Polycom has increased the scale of the RealPresence video management software for its conferencing and telepresence...
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platforms and introduced a new small and medium-sized (SMB) management product that combines two video management tools onto a single appliance.
The RealPresence Resource Manager Version 8.0 will now accommodate 50,000 video users joining from mobile devices or desktop endpoints, up from 10,000. The vendor's new SMB video management software -- the Video DualManager 400 -- will provide management and control over video traffic for both large and SMB enterprise networks.
Just as IT departments need active management tools for monitoring and controlling their wired and wireless networks on the fly, the same tools are becoming a requirement for video traffic.
"Enterprise networks have become very complex, and IT is struggling to keep up," said Ira Weinstein, partner and senior analyst at Duxbury, Mass.-based Wainhouse Research. "With hundreds of endpoints on the video network now, it's all about proactive versus reactive management."
Businesses of all sizes need video management software
Video conferencing applications strain the enterprise network, regardless of business size and IT expertise. Real-time video traffic demands large amounts of bandwidth and challenge IT pros who are trying to deliver a smooth user experience.
Polycom's video management software upgrades address enterprise video capacity and scalability needs, said Laura Shay, senior director of product marketing for Polycom. The San Jose-based vendor also updated its RealPresence Distributed Media Application (DMA) version 6.0, which includes enhanced video operator services -- such as on-demand support with dialing, multiple languages and new customization options, Shay said.
Smaller businesses want video management tools, but not every business will need to support 50,000 endpoints. The Polycom RealPresence Video DualManager 400 offering for small and midsized businesses includes Polycom Resource Manager and RealPresence DMA functionality, which simplifies the distribution and load balancing of video traffic for midmarket businesses, Shay said. While the offering supports fewer devices and concurrent calls, Video DualManager has the same features as Polycom Resource Manager Version 8.0 has, in a cost-effective, single appliance.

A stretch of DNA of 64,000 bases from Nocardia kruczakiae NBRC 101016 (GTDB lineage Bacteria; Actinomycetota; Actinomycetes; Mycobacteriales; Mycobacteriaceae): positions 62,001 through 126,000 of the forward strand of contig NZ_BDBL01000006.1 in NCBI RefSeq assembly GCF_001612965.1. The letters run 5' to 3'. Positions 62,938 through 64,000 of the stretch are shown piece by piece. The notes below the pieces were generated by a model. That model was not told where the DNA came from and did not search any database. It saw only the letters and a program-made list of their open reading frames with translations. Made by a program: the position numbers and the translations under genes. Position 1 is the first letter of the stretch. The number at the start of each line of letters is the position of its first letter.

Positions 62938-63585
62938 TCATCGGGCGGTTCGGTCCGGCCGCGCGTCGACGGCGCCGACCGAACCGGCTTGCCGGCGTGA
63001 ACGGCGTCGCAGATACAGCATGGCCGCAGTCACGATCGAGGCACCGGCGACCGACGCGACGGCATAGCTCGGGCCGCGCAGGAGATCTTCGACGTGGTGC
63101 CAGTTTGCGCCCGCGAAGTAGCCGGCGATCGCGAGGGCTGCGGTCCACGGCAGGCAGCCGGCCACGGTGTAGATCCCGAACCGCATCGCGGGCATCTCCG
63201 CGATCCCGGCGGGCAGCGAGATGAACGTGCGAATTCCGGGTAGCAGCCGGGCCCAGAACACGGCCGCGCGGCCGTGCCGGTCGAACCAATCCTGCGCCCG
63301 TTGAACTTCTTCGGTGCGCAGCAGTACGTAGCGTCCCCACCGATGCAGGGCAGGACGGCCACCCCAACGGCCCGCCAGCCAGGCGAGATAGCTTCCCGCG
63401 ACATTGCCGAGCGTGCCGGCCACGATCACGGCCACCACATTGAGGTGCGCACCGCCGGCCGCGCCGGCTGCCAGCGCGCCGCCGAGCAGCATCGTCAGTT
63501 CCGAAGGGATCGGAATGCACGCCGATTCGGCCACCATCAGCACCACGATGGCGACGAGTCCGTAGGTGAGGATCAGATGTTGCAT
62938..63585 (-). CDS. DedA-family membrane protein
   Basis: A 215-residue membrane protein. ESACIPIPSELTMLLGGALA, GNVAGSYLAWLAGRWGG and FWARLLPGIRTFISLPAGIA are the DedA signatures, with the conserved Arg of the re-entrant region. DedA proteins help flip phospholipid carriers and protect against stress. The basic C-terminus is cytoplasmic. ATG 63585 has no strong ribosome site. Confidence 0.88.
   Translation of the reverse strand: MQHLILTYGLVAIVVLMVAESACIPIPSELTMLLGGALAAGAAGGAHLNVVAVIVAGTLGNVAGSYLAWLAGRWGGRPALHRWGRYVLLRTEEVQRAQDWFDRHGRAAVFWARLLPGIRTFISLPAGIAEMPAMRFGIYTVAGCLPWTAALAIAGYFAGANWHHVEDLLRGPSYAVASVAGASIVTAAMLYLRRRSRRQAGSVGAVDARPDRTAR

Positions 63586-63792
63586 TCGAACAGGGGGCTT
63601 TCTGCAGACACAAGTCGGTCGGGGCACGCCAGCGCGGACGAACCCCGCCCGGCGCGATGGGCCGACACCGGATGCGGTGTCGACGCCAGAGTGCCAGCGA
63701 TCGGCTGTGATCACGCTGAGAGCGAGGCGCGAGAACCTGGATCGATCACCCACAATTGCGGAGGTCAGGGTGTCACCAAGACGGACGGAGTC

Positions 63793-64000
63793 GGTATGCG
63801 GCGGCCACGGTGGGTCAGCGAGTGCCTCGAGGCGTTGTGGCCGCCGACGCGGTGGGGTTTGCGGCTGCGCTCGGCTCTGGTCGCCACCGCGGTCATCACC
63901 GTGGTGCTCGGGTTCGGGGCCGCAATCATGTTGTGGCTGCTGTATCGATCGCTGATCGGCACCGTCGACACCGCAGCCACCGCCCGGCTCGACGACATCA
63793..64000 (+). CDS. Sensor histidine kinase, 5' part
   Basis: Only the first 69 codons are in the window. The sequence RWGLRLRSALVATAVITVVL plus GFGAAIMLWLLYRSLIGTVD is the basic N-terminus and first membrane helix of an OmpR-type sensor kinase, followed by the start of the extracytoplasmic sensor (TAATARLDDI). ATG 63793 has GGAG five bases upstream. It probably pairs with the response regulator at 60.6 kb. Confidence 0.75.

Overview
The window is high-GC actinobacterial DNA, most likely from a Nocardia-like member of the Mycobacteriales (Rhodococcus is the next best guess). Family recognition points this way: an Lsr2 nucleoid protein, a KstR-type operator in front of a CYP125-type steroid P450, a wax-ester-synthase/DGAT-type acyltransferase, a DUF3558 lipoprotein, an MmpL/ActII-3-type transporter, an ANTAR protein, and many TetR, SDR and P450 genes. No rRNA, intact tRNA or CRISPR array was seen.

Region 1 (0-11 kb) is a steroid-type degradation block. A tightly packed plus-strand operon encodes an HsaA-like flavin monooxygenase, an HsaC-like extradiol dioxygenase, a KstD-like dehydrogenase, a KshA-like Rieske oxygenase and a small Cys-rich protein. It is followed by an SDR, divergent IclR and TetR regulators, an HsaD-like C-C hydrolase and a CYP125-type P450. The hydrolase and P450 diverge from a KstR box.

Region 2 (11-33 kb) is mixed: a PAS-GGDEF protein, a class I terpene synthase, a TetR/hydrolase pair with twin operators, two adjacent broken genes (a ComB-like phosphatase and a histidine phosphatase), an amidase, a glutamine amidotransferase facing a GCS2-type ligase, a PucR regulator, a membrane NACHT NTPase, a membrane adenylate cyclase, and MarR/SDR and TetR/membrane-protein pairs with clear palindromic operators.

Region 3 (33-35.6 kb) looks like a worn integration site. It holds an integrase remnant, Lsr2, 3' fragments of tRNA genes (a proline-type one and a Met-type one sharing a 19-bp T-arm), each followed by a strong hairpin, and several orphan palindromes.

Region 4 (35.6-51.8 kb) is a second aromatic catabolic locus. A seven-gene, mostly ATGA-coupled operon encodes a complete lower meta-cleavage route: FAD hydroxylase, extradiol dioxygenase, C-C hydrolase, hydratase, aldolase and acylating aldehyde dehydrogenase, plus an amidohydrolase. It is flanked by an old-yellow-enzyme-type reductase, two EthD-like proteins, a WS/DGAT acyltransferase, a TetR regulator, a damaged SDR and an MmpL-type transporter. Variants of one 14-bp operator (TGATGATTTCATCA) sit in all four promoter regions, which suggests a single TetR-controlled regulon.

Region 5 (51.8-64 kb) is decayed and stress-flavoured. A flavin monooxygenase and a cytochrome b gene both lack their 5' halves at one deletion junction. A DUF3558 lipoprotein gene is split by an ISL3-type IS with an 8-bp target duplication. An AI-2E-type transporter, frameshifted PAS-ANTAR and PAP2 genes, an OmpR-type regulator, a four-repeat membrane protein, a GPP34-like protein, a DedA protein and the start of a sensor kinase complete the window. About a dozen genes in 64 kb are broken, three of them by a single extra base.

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"Most of our customers don't need close to the 50,000 endpoint capacity, so by putting both Resource Manager and DMA on a single appliance, on a single server, we can support up to 400 devices and 150 concurrent calls," Shay said. "[The offering] is taking our enterprise-grade management solution and scaling it down for smaller businesses."
The appliance form factor and Web-based configuration of Video DualManager makes video management more accessible for SMB users, said Henry Dewing, principal analyst at Cambridge, Mass.-based Forrester Research Inc. SMBs will now have access to Polycom Resource Manager and DMA in one product.
The Video DualManager 400 will be replacing the Polycom Converged Management Application 4000 for SMBs, Polycom's Shay said.
Real-time video needs real-time management
Traditional application traffic alone is rapidly growing on the enterprise network. Enterprise video traffic places an additional management burden on IT and creates a demand for tools that allow network administrators to centrally monitor and manage video traffic and performance, Wainhouse's Weinstein said.
"If an enterprise has 150 endpoints in 29 locations, IT has to ensure all these systems are up to date and reliable," Weinstein said. "A central place to manage and monitor that environment around the world is very important for larger [businesses]," he said.
The Polycom video management software upgrades allow IT to see media streams in real-time, verify users and determine bandwidth availability. "A growing trend in video is monitoring a real-time stream to determine quality of the user experience," Forrester's Dewing said. "Vendors are adding more granular capabilities to manage and troubleshoot when or before video issues happen, as opposed to reading a log later," he said.